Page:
Note: OK, I'm being lazy. Here's a replay of my old post -from August of
2008 2005 (thanks, chesca), on how the economic model of public transport in the city shapes both driver behavior and our actual built environment. You can catch the original post and the comments here. And here's the whole series on disorganized transport.
The Boundary System as a city shaper.
Cities are self-organizing systems. With the exception of planned cities like Brasilia or Chandigarh, very few cities arise ex-nihilo.
Cities respond to the needs of the individuals that comprise it and one of the key needs is mobility -to get from one point to another.
Cities are shaped by the current mode of transportation available when they grew up. So older european cities have narrow winding streets, suitable for carts and donkeys or walking. London grew up around the tube, and New York around the subway system. L.A., like Metro Manila, grew up around the automobile -so roads (at least in the newer parts of the metropolis) are wide and traffic fast.
The mode of transportation shapes the city and the demands of the city also shapes the transportation -particularly public transportation.
In our own city, public transport, as I previously discussed has been given over to the free market. The rewards/remuneration system of this particular urban sub-system, has shaped our city in ways that may have been invisible to us all these years.
The Boundary System is basically a vehicle rent system. The driver is "hired" by the transport operator, to run and maintain his jeep, bus, or FX cab. The driver can run as many trips within the boundary period (standard is 12 hours) as he wants but he basically has to pay the "boundary fee" (usually, daily) to the owner -and his source of income is whatever he makes over and above the boundary fee. The driver covers the cost of gasoline and minor repairs.
This remuneration/rent system has shaped metro-manila in subtle and not so subtle ways.
The boundary system brings a logic to earning money that shapes the driving habits of the renting drivers. If the driver only earns above the boundary, then logic dictates that he must get as many passengers as he can in as many trips as possible . The driver also benefits by having the vehicle on the road as many days as possible - as repairs and shutdowns mean no income for the day.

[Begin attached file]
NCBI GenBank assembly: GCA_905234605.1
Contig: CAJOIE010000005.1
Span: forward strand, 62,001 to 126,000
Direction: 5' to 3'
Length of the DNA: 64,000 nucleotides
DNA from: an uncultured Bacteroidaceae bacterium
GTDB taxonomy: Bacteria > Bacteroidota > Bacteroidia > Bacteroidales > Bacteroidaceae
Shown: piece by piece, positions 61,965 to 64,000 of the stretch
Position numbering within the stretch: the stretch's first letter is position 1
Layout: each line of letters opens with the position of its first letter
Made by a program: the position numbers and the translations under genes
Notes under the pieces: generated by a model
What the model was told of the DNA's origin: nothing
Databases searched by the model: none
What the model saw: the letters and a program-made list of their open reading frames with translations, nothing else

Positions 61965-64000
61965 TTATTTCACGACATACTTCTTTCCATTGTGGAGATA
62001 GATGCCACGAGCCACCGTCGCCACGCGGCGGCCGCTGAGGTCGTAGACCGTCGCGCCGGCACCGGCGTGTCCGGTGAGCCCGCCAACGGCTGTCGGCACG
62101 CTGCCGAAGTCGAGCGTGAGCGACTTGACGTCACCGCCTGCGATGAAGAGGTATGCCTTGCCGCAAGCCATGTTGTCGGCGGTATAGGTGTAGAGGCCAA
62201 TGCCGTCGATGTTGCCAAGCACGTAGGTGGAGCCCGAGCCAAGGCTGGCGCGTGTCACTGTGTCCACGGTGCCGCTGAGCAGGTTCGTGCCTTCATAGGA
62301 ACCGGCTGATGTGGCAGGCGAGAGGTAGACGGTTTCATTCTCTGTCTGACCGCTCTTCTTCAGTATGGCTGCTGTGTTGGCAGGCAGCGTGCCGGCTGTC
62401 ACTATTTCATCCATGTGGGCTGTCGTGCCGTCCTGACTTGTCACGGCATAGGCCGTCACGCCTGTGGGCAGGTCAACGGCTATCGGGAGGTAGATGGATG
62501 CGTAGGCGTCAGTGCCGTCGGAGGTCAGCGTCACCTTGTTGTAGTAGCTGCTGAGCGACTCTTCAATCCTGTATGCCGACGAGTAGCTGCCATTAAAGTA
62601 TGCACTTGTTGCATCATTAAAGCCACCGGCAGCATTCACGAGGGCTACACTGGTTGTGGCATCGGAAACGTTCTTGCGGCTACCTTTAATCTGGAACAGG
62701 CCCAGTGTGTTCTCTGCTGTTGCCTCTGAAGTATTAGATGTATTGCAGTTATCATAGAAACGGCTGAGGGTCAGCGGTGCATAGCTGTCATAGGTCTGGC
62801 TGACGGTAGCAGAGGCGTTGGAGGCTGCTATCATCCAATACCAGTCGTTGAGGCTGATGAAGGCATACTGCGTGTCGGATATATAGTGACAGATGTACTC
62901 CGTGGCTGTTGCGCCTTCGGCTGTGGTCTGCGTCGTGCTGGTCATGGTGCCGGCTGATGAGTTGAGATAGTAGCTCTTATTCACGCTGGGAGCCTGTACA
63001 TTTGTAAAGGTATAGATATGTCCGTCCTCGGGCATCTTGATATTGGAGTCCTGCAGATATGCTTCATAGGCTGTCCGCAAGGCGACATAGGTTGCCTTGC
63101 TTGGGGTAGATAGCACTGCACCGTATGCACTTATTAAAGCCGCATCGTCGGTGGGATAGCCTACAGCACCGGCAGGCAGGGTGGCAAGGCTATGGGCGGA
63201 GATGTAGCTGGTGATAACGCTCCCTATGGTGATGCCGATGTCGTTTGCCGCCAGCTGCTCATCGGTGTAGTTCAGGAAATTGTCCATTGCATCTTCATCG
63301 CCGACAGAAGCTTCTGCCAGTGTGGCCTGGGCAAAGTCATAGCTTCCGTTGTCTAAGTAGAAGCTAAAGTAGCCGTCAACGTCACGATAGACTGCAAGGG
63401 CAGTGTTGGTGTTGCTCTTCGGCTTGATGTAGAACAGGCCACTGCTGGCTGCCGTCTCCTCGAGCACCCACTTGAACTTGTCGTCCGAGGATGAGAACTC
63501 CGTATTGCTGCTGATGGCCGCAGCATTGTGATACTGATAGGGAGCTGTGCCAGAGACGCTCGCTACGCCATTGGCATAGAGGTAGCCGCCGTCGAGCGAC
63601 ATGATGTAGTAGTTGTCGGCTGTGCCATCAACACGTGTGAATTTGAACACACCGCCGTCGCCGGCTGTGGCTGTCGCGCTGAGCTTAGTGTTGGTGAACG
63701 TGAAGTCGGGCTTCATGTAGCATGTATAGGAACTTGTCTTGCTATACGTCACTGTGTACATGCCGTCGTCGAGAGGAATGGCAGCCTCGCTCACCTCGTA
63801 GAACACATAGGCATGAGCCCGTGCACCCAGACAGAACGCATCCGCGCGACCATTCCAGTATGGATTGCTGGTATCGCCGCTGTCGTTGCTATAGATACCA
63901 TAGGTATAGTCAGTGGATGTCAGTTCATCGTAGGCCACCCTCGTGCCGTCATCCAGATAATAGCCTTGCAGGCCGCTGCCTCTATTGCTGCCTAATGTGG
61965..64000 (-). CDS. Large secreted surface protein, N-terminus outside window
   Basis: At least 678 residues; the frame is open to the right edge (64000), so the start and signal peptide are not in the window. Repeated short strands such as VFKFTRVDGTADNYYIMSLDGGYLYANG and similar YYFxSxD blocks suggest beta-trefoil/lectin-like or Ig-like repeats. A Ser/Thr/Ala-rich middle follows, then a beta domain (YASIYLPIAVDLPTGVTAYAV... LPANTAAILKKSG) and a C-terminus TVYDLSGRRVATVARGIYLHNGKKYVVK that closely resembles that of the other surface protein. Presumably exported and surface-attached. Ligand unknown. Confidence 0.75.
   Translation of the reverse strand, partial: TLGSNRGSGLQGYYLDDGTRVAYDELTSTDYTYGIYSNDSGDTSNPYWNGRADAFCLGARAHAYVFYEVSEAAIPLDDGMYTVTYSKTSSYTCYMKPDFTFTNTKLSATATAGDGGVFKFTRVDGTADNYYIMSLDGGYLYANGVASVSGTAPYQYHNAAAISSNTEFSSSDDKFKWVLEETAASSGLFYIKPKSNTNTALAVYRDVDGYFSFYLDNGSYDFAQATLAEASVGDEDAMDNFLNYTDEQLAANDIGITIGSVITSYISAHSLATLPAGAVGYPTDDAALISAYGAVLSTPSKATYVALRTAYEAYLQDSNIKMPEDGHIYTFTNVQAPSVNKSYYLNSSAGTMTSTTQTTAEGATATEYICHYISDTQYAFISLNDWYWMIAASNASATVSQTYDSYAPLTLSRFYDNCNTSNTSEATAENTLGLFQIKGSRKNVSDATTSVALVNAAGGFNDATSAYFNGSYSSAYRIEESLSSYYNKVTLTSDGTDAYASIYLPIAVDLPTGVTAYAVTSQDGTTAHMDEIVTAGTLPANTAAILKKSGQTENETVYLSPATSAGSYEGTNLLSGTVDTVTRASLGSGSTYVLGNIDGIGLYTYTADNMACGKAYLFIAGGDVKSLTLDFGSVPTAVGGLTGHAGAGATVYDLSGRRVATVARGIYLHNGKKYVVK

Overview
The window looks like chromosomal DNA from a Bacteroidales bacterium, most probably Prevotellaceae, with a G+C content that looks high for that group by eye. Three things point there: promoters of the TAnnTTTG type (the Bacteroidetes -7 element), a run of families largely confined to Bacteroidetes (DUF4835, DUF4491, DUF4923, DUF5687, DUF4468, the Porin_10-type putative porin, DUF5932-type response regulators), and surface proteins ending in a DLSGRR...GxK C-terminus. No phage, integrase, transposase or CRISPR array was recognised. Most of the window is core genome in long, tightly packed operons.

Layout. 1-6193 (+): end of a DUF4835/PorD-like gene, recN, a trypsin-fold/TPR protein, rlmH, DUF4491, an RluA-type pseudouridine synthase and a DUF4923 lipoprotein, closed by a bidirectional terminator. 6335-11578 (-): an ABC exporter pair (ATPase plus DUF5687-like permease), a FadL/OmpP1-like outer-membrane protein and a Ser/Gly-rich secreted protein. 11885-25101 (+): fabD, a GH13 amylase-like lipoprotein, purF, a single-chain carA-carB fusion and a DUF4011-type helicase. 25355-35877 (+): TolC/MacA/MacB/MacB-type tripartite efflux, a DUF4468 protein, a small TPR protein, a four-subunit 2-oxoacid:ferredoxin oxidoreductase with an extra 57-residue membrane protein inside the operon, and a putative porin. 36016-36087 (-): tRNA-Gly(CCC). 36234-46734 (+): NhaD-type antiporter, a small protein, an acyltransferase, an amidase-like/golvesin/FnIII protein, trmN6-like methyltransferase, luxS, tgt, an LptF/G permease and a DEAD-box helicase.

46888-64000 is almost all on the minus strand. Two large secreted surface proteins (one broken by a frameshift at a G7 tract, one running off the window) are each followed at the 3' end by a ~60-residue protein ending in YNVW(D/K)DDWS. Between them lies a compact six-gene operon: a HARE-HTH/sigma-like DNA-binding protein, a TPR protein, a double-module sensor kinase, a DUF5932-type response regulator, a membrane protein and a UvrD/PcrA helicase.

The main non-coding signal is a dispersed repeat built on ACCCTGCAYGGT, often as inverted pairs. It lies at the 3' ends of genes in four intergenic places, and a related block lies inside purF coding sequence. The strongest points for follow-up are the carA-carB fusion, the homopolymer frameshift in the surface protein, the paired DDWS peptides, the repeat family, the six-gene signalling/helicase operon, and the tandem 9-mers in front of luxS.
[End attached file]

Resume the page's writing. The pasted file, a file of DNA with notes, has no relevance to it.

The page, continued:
So, a driver will:
- soak up passengers by basically waiting as long as he can in a high traffic/passenger volume area and then
- speed up to the next high volume pickup point to soak in more passengers.
- he will also see other public utility vehicles plying the route as competition so waiting in a line does not make much sense,
- he will try to get ahead of the line (usually by doubling up on the pickup lane) so he can be closer to the "source" of passengers and so
- he won't be tied down on the line and can speed up to the next destination.
- It also means that shorter trips are preferred to longer trips and
- vehicle downtime and thus vehicle maintenance is kept to a minimum (=inefficient engines, =more pollution).
This system is behind the traffic chokepoints at the major junctions and intersections. The underpass in cubao, the flyovers in ortigas, the overpasses in santolan, even the grade separations in EDSA in Makati were driven by the logic of separating the buses, who spent an inordinate amount of time at the intersections waiting for passengers, from the rest of the road traffic.
The government has also probably thrown millions of pesos in soft costs at trying to manage the behavior of the public utility vehicles by throwing hundreds of traffic enforcers and by coming up with several management programs (from Oscar Orbos' bus numbering system, to Bayani Fernando's Organized Bus Routes).
The flyovers/overpasses/underpasses have made EDSA completely un-friendly to pedestrians, and the accumulation of vehicles in the intersections have concentrated exhaust/pollution in the areas around these passenger pickup junctions so these have become some of the worst parts of the city. (Ordinarily, the high pedestrian traffic junctions would be the most suitable places for commerce and retail.)
A serious re-thinking of the boundary system (legislating a wage based system seems the easy way out -but that will create it's own problems) would go a long way not only in solving intractable traffic problems but also in re-shaping the fabric of the city.